This article originally appeared in Art+ Magazine Issue 37 (Jan-Feb 2015). The article is republished here as part of #ArtPlusFlashbackFriday project.
Abdulmari Imao – the first Muslim recipient of the Philippine National Artist Award – a sculptor and painter who fused traditional Islamic design with Modernist patterns to result in vivid works that yearn for local color and the dream of a unified nation, died peacefully in his sleep last December 16 at his house in Marikina City. He was 78 years old.
Known for his unique adaptation of traditional Muslim Mindanaon motifs, such as the ukkil (sinuous relief woodcarving tradition found in houses and boats), the naga (sea serpent motif), pako rabong (fern motif), and sarimanok (mythical bird-with-fish figure), Mari, as he was called by friends and family, persevered to unite an innate sense to continue the carving and painting traditions of his Tausug forebears with a more Modern sensibility that created abstracted patterns for sculpture and painting that combines these motifs with Cubism. In addition, Mari was one of few Muslim-Filipino artists who would work on the figurative genre in sculpture, which is often discouraged because of the Koranic strictures against the representation of human figures. In public sculptures like “Sulu Warriors” at the Jolo Capitol grounds or “Antonio Pigafetta” for Cebu City’s Fort San Pedro, Mari represents the heroic qualities of the Filipino or historical figures that instills a public sense of affiliation with the secular state—an attitude that was fostered by his educational experience at the University of the Philippines (UP) at Diliman, where he took up Fine Arts, as well as graduate and post-graduates studies at the University of Kansas, the Rhode Island School of Design, and Columbia University.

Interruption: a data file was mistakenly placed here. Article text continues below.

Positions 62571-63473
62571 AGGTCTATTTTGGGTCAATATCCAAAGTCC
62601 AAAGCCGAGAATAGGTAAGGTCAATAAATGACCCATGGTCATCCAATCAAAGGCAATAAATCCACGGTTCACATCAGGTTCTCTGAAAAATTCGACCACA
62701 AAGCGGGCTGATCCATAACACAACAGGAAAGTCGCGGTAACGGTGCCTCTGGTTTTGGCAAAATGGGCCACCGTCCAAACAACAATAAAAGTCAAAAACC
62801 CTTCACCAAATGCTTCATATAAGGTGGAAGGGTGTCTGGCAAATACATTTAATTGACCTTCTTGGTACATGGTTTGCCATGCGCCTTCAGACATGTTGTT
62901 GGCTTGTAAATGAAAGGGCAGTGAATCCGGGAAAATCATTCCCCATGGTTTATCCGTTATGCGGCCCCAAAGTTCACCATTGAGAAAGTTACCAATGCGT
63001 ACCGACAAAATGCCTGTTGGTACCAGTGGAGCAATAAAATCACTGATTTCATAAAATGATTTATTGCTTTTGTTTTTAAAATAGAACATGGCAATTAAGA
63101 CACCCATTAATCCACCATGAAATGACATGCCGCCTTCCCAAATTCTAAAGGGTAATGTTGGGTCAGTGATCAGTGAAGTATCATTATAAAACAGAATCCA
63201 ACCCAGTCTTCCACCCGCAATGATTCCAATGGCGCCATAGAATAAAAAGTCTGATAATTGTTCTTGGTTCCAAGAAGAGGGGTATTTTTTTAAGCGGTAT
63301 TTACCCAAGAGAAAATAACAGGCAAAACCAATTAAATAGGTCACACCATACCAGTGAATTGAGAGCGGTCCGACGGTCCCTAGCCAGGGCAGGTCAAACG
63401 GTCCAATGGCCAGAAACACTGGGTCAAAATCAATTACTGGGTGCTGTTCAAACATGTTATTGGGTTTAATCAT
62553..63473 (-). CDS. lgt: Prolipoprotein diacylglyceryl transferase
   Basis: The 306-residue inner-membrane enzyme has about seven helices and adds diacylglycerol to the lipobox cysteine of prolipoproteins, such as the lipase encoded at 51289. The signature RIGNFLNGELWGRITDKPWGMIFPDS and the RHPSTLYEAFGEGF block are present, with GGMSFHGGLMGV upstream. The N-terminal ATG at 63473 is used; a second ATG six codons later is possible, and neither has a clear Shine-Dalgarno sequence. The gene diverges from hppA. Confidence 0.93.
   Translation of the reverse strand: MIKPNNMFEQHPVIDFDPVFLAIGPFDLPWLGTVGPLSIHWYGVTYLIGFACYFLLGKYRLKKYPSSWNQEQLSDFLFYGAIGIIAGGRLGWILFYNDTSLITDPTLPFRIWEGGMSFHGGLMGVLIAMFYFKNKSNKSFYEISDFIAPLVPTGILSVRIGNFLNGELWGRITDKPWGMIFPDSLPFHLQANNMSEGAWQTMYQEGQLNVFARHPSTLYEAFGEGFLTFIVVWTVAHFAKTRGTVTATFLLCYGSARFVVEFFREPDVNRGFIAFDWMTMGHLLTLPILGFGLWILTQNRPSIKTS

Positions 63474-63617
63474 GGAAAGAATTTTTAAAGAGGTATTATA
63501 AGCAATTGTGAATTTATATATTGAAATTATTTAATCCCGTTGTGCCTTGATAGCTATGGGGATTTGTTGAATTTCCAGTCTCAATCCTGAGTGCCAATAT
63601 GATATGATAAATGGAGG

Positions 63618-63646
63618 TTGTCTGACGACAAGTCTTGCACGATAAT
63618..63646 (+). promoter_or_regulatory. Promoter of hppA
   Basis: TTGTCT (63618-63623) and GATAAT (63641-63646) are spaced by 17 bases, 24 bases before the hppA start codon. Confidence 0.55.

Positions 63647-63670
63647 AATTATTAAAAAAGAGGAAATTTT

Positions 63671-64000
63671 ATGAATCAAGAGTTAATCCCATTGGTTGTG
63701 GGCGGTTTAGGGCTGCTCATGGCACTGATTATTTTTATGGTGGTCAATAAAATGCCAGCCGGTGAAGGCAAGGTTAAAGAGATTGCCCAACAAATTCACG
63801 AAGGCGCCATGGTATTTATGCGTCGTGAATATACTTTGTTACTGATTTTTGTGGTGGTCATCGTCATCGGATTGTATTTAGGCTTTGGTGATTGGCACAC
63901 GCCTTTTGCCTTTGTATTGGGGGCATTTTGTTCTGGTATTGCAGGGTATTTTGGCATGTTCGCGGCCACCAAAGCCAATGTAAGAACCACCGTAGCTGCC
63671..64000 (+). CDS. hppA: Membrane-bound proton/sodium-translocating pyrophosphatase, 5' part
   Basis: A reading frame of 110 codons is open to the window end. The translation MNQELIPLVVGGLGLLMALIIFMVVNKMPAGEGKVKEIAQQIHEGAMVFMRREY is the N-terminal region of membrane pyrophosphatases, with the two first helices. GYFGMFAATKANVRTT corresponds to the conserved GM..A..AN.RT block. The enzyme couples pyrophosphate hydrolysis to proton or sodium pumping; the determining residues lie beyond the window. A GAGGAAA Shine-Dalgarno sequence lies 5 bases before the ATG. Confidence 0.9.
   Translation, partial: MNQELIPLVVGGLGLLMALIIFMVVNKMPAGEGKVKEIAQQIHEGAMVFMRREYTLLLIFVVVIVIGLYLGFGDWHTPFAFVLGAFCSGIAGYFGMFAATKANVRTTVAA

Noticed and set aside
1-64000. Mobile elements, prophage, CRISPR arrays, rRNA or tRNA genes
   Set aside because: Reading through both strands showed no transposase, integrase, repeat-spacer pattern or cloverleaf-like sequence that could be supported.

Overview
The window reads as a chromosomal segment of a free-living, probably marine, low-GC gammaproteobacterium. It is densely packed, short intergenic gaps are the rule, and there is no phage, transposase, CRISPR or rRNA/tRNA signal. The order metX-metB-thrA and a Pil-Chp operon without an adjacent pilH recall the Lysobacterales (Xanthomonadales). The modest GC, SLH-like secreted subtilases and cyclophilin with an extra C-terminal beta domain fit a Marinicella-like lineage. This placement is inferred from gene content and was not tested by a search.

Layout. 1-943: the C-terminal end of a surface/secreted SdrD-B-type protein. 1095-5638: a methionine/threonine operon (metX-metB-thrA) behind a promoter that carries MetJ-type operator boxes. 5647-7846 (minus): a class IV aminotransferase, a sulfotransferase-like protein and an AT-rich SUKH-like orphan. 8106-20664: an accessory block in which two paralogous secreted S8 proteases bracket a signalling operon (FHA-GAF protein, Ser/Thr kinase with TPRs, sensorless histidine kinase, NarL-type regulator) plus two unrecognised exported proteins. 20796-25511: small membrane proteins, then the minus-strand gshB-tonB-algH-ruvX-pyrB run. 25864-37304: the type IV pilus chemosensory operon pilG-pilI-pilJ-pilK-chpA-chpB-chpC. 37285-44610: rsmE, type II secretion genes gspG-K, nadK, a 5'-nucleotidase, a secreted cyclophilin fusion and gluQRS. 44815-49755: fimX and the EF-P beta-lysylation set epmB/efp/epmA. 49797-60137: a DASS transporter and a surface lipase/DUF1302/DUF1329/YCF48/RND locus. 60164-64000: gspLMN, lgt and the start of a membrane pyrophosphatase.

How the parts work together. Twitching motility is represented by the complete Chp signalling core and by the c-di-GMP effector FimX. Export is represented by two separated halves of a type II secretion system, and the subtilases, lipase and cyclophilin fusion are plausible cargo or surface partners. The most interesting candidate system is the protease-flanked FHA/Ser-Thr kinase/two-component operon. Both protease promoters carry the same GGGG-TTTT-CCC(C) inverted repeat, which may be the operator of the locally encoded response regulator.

Abdulmari Asia Imao was born to an impoverished Tausug couple in Siasi, Sulu on January 14, 1936. Originally surnamed as Allih, after his Arabian forebears which originated from the Medina, Red Sea coast sometime in the 19th Century, Mari was renamed Asia Imao on his mother’s side after his mother consulted an imam when a domestic tragedy left two of his sisters dead. He was then adopted by his maternal uncle, the renowned guerilla and war hero Captain Abdulrahim Imao, under whose roof he would then live and study. Mari finished at the Jolo Central Elementary School and the Sulu Trade School, while working to earn this education by selling icedrops, ginataan, and peanuts in movie houses; working as a stonebreaker for road constructions; and as a stevedore in the Jolo pier.